Bicycle helmets have long been both friend and foe to bikers. On one hand, everyone knows the dangers of head trauma and know that they need to wear a helmet to help prevent brain damage. On the other hand, many people find helmets uncomfortable, heavy, and ugly. Some people even don’t like today’s aerodynamic helmets that are made from lightweight material and can be customized to some extent. However, thanks to 3D printing technology, a new type of bike helmet may soon be available.
The Issue of Biking
Many people are turning to bicycles in large cities because of traffic congestion. It’s much faster to ride a bike than it is to sit in traffic for hours, especially during a busy work day. But with these changes also come safety issues. Drivers don’t always see bikers, and cyclists aren’t nearly as protected as those in vehicles are. This has led to an increase in bicycle-related injuries and deaths. In Great Britain alone, the number of serious bicycling injuries in the past decade has reached over 26,000. Many of these injuries involved bikers who were not wearing helmets or who were wearing very low quality helmets that did not provide the protection necessary.
Using Supercomputing and 3D Printing
At Cardiff University in Wales, a team of scientists led by Dr. Peter Theobald and Dr. Philip Martin has created a series of algorithms for a supercomputer than can be used to model how various materials will protect a person’s head and brain react when they strike the ground. After 3D printing a material or even full helmet, the supercomputers will analyze it and create a full model of how the material will perform on impact. The team will then be able to adjust the structure of the helmet and 3D print another model. They will continue to test and adjust their models until they’ve created what could very well be the safest bike helmet in existence.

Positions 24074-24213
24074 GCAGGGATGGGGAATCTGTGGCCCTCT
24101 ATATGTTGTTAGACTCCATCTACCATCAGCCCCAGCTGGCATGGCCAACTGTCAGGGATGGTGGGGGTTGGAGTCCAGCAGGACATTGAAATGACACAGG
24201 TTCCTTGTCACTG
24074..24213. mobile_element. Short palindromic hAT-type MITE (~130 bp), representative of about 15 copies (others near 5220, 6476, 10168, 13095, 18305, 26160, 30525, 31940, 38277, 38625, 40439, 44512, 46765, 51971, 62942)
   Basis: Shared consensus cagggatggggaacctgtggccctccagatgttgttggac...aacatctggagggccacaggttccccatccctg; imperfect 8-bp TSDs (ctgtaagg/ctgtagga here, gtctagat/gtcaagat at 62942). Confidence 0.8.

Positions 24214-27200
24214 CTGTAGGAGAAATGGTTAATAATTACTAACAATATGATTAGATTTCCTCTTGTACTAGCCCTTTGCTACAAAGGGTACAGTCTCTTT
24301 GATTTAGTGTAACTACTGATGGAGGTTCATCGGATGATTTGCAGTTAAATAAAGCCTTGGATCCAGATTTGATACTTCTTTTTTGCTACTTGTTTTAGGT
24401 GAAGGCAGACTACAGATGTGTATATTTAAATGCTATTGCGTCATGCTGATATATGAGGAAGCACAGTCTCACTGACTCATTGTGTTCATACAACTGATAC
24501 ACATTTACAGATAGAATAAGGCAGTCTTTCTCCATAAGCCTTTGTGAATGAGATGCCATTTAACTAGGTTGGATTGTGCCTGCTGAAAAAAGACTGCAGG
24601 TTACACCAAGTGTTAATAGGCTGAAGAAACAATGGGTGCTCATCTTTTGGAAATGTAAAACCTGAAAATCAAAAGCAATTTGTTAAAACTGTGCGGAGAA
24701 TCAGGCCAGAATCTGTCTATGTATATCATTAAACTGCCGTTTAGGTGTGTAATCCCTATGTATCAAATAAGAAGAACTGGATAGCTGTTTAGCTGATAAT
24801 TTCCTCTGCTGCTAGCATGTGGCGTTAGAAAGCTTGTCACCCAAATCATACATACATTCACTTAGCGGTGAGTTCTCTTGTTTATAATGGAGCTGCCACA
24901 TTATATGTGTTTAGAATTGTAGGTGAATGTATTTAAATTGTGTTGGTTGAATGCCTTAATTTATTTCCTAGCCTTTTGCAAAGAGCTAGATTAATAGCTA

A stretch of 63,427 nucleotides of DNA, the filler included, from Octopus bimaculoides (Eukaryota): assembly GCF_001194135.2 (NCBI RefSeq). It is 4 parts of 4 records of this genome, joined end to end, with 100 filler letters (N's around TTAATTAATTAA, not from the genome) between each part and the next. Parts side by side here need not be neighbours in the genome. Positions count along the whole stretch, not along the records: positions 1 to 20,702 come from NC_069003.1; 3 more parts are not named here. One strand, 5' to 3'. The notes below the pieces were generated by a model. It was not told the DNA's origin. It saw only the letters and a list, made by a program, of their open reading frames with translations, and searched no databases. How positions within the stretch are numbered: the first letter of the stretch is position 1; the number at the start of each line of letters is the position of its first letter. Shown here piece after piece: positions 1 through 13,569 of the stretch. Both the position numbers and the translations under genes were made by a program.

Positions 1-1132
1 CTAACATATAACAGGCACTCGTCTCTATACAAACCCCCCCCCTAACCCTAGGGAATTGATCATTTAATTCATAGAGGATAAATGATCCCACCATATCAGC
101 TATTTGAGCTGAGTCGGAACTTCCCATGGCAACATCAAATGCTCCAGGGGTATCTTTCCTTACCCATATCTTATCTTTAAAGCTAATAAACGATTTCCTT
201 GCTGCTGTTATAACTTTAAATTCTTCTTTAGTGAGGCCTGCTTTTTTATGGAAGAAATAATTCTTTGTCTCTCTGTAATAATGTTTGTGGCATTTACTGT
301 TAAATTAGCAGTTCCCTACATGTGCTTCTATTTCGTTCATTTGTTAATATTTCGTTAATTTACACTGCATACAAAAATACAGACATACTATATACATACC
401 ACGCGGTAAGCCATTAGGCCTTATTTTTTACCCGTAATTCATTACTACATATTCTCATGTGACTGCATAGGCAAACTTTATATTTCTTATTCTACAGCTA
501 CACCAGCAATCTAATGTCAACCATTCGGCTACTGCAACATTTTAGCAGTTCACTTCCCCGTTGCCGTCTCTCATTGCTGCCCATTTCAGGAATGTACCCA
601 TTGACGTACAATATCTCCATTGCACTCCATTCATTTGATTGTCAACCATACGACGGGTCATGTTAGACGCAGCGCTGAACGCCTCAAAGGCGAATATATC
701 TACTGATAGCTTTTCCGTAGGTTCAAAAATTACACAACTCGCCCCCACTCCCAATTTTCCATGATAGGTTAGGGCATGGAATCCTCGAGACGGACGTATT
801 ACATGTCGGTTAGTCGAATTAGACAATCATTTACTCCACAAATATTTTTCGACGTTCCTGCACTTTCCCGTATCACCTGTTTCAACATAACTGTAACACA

The study is being done in collaboration with HPC Wales, the national supercomputing provider. HPC Wales works with a number of research teams and businesses to use supercomputers to solve problems and develop solutions to needs in a faster, more controlled environment. They currently have more than just the 3D helmet project in the world—one of their other projects is researching how to improve the Cardiff bus routes, while another studies stroke rehabilitation methods.
What brought on this research into bike technologies? Dr. Martin and Dr. Theobald noted that current bicycle helmets try to cushion the head, but that may not actually be the best way of protecting the brain. Studies show that brain trauma is most often caused by the brain rotating during impact, which it does naturally. By creating a helmet that actually lets the entire skull rotate, it’s possible to prevent the rotating brain from striking the inside of the skull. The idea is to take what the brain already does and add an additional layer of protection.
This research could have been done in a different way, just as different technologies used in cycling helmet design have been tested over the years. However, with the assistance of the supercomputer, the time it takes to test the different materials is dramatically cut down. This will result in useable helmets going into use much more quickly, which could save lives. The technology could also be used down the line to create other safety products like new bike clothing that provides better protection from road rash.
While 3D printing and supercomputers allow us to learn how tech makes cycling safer, that’s not all they do. Once the final tests are done and these new bike helmets are available to the public, bikers may be able to completely customize the final look of them. Because they’re created using 3D printers, there’s no reason why bikers couldn’t have input in to the final design. They could change the colors, add images or words, or even change up the cosmetic look of the helmet by adding extra fins or ridges to it. You could create a truly unique bike helmet that would provide you with a great amount of protection. This may be just the thing to get cyclists to embrace the helmet.